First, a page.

PFMC Report Shows Potential for Good Ocean Fishing
Fishing prospects this summer off the coasts of California, Oregon and Washington would appear to be quite rosy, due to forecasts of large runs of fall chinook headed to the Columbia River, the Klamath River and other spawning destinations.
Those forecasts are assembled in a new report made available this week by the Pacific Fisheries Management Council. "Preseason Report I: Stock Abundance Analysis and Environmental Assessment Part 1 for 2013 Ocean Salmon Fishery Regulations" can be found at: www.pcouncil.org/salmon/stock-assessment-and-fishery-evaluation-safe-documents/preseason-reports/2013-preseason-report-i/
The report is the second in an annual series of four reports prepared by the Salmon Technical Team of the PFMC to document and help guide commercial and sport salmon fishery management off the coasts of Washington, Oregon, and California. The new report focuses on chinook, coho, and pink salmon stocks that have been important in determining Council fisheries in recent years, and on stocks listed under the Endangered Species Act with established National Marine Fisheries Service ESA consultation standards.
Columbia River fall chinook stocks typically form the largest contributing stock group to Council-directed chinook fisheries north of Cape Falcon, which is located on the north Oregon coast. That fishing zone stretches north to the Washington-British Columbia border.
The preliminary forecast for 2013 upriver bright fall chinook ocean escapement is 432,500 adults, about 145 percent of last year's return and about 160 percent of the recent 10-year average of 270,880, according to the PFMC report. The URBs are fish headed to destinations upstream of Bonneville Dam.
"This forecast is similar to the record high forecast in 1988 and slightly higher than the record high return to the Columbia River of 420,700 in 1987. This forecast is well above the FMP SMSY conservation objective of 39,625 natural area spawners in the Hanford Reach, Yakima River, and areas above Priest Rapids Dam, and should allow opportunity for both ocean and in-river fisheries.
"The preliminary forecast for 2013 ocean escapement of ESA-listed Snake River wild fall Chinook is 31,600, nearly double last year's preliminary return estimate of 16,983, which is a record high since the construction of dams in the lower Snake River."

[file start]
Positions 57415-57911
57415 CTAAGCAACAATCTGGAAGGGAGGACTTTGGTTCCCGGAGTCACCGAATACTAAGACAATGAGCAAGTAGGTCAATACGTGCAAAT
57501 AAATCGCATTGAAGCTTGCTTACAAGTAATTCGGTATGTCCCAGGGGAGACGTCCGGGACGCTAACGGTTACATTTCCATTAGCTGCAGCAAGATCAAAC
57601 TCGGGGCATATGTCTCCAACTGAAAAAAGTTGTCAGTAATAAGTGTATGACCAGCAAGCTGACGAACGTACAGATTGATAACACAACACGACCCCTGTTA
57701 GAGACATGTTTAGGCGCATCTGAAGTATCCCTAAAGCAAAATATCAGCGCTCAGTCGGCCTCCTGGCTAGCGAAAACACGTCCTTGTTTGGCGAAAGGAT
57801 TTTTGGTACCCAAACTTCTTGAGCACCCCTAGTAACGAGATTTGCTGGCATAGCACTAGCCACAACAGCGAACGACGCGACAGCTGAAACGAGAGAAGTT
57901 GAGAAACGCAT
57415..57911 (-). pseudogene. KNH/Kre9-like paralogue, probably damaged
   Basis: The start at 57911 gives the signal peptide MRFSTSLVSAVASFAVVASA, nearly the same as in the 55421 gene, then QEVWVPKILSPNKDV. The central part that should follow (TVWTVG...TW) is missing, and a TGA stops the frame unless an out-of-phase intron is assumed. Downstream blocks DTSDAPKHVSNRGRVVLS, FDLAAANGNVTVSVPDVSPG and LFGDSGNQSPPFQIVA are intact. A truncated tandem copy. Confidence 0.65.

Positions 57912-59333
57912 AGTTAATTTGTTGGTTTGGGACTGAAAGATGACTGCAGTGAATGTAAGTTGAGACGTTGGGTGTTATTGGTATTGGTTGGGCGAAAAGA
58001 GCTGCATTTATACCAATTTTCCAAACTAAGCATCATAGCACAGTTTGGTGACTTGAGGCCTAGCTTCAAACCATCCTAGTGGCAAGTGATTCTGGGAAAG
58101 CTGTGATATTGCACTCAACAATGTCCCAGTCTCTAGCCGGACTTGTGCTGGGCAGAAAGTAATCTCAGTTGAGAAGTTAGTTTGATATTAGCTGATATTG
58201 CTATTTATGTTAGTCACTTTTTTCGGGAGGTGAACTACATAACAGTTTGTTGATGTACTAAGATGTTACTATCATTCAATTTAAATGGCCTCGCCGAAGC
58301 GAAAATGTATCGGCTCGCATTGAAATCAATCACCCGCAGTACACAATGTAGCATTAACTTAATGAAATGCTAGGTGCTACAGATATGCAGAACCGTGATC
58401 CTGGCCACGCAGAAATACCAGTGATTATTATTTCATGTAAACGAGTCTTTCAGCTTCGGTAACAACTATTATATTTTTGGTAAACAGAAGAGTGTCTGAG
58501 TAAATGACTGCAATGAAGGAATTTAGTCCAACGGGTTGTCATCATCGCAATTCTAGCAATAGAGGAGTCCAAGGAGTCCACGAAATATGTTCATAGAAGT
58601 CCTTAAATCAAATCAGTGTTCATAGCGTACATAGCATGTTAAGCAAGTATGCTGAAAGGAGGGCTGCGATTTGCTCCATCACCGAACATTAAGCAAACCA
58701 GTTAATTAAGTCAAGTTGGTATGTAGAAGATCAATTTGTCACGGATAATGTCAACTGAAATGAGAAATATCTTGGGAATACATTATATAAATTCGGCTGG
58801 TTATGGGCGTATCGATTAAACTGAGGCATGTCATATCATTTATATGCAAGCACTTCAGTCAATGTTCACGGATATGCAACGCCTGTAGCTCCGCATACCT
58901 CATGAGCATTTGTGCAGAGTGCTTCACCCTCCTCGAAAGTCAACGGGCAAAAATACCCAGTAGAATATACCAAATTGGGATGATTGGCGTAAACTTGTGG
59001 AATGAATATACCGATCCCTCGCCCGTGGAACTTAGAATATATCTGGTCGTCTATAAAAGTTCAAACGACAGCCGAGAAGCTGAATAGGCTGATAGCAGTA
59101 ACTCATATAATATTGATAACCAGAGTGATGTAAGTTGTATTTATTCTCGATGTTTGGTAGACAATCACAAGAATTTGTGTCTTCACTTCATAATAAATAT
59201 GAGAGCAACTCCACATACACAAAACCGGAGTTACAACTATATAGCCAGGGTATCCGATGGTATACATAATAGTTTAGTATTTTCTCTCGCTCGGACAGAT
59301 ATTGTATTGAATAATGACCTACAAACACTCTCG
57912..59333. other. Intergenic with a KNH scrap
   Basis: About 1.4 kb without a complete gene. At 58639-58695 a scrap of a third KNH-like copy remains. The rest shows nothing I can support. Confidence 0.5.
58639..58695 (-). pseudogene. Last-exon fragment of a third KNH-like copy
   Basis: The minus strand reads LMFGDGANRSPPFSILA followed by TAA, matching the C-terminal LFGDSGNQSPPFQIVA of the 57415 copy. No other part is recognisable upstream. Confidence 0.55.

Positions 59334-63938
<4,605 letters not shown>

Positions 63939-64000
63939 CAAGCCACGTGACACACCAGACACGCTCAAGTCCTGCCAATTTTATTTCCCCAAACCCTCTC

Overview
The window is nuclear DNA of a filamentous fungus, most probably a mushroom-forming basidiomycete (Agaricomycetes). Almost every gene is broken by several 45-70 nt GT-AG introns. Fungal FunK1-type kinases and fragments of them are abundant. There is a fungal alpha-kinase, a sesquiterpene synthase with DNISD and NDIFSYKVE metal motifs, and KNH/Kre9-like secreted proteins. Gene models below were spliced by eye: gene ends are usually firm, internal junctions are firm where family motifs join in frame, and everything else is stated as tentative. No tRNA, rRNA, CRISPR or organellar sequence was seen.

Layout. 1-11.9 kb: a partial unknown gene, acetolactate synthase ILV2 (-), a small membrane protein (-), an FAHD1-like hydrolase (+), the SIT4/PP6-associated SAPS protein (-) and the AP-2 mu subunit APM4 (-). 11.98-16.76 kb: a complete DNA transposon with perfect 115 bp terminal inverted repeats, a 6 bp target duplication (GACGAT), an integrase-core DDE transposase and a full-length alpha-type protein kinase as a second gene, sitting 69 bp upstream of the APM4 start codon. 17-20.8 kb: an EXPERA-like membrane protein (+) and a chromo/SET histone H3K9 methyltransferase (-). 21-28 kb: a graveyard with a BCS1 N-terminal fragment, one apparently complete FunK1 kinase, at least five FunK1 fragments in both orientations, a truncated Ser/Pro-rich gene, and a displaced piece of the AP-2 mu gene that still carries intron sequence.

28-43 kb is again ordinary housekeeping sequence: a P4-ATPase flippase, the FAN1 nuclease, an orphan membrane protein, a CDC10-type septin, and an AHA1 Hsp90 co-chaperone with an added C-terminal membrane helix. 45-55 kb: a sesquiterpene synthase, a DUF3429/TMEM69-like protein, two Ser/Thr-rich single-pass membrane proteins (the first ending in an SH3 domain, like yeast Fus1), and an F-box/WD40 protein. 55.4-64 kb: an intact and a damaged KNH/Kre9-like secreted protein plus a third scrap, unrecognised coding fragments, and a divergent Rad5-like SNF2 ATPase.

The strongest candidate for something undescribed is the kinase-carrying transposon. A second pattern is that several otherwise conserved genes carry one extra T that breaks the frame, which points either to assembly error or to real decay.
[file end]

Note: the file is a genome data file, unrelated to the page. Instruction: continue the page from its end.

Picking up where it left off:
Another Columbia River chinook stock that can limit fisheries is the Lower River Hatchery stock. But the forecast looks strong.
"The preliminary forecast for 2013 ocean escapement of LRH fall Chinook is for a return of 88,000 adults, about 104 percent of last year's return and 101 percent of the recent 10-year average of 86,700.
"Based on this abundance forecast, the total allowable LCR natural tule exploitation rate for 2013 fisheries is no greater than 41.0 percent under the matrix developed by the Tule Chinook Workgroup in 2011, which is used by NMFS in developing ESA guidance for this stock," the report says.
"This is the highest exploitation rate allowed under the recommended matrix."
Returns to the Sacramento and Klamath rivers are also expected to be fairly strong. The forecast for the Sacramento is for a return of 834,200 fall chinook, which would be slightly more than the 2012 total of 819,400. Returns to the Sacramento have shot up since a record low return of 54,560 in 2008.
The Klamath forecast is for a return of 727,700 fall chinook spawners. That's down from last year's record total of 1,651,600 but would be the second highest return during the 2005-2013 period. The lowest return during that period was 110,000 in 2006.
The report will be formally reviewed during the Council's March 6-11 meeting in Tacoma, Wash. During the meeting the PFMC and its advisory bodies will address issues related to salmon, Pacific halibut, groundfish, coastal pelagic species, highly migratory species, and habitat matters.
For more information, including a meeting agenda, go to: www.pcouncil.org/council-operations/council-meetings/current-meeting/
Key agenda items include Council considerations to:
With jurisdiction over the 317,690 square mile exclusive economic zone off Washington, Oregon and California
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